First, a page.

“Feelings come and go like clouds in a windy sky. Conscious breathing is my anchor.” Thich Nhat Hahn
Anchoring in Meditation
The concept of developing an anchor for meditation is not unlike the anchoring of a boat. The anchor is a tool that we carry with us as we travel along that helps hold us gently in place in a safe harbor. In meditation, the anchor helps hold us in place as we settle down to practice being aware of the present moment. The settling is not static, as with a boat, but with the anchor, we are held from wandering too far away from the place we have chosen to rest.
The meditation anchor helps us by giving our attention a focus and draw it again and again to that one point rather than continuing to chase, or ruminate, or be entertained by the feelings and thoughts that the mind loves to dish up for us. Like the puppy that runs around, the mind chases the next impulse too, but with gentle guidance, can be called back to settle here, now. Over time, the practice grows stronger.
The breath is often suggested as a primary anchor, as it is always with us, but it is not the only choice. Sometimes, we might have difficulty breathing or accessing a relaxed breath and it is agitating to try to anchor our attention there. Alternatively, we can use the body, as we do with a body scan, to actually ground us, quite literally, to the place we are standing, sitting or lying down. But that too, can be difficult for some. We can choose other anchors. We can work with any of our senses to anchor our attention, sound, touch, sight, smell or taste. You can see these anchors even leading into their own practice – sound meditations, touching the earth meditations, gazing meditations, mindful eating or aromatherapy meditations.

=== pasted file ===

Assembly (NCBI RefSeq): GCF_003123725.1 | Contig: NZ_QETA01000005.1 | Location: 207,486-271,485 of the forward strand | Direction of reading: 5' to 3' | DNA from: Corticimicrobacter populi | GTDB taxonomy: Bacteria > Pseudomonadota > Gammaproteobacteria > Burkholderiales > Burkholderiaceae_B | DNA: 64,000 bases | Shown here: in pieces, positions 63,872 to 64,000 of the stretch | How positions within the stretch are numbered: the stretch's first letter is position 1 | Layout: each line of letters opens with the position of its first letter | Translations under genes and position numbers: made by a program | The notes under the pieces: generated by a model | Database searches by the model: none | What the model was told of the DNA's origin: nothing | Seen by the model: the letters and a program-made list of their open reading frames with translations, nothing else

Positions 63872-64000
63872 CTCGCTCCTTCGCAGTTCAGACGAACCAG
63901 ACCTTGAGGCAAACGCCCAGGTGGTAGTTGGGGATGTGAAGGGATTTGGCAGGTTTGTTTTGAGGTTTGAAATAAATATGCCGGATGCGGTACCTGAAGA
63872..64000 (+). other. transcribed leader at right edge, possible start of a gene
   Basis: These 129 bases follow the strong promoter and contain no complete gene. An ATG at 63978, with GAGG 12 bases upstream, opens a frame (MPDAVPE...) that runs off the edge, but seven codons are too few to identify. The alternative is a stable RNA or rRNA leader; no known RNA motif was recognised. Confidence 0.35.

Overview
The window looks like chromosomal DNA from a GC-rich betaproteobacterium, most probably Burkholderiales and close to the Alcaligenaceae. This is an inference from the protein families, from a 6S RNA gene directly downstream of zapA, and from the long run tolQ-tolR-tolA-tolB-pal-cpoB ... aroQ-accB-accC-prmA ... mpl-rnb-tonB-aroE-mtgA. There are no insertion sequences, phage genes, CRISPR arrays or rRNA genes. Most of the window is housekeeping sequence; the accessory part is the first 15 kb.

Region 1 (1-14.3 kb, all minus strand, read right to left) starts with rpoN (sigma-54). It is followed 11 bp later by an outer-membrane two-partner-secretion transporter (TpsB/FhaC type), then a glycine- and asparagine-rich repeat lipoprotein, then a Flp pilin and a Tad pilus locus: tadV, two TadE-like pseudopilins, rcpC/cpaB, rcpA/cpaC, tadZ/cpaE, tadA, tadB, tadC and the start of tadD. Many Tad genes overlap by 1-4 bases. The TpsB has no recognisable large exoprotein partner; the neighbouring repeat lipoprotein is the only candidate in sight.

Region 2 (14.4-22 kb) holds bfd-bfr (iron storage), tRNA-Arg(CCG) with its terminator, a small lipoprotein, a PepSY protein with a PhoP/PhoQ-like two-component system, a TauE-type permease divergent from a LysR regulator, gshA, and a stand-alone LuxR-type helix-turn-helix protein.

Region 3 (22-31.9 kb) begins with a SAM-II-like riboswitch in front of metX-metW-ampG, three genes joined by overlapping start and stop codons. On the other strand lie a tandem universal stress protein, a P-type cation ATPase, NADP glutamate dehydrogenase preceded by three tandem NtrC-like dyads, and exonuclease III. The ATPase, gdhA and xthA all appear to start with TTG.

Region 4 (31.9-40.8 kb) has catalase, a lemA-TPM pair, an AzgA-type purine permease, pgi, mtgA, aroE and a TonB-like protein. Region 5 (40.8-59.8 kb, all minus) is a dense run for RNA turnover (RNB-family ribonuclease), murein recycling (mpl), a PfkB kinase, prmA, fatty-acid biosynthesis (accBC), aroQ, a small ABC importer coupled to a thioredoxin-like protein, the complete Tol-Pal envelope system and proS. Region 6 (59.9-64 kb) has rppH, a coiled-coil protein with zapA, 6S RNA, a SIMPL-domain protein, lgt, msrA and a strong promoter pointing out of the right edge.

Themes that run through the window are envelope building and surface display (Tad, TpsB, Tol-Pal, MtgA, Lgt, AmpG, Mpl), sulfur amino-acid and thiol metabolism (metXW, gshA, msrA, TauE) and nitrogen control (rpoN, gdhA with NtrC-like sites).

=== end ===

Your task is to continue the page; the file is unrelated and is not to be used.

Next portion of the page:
The practice of developing your own anchor over time helps deepen your practice. The anchor becomes familiar and easier to access and even becomes like a favorite chair, or pillow, or nature sit spot. We know it, it holds us, and we return again and again to the familiarity and comfort it offers. It becomes our aid, helping us to steady our mind, stay present to the moment, and to act from a more centered presence of heart and mind.
“The practice of meditation is not really about establishing inner stillness. The moments of stillness are one of meditation’s byproducts, not the practice itself.”– Erik Walker Wikstrom –
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“If the heart wanders or is distracted, bring it back to the point quite gently…And even if you did nothing during the whole of your hour but bring your heart back, though it went away every time you brought it back, your hour would be very well employed.”St. Francis de Sales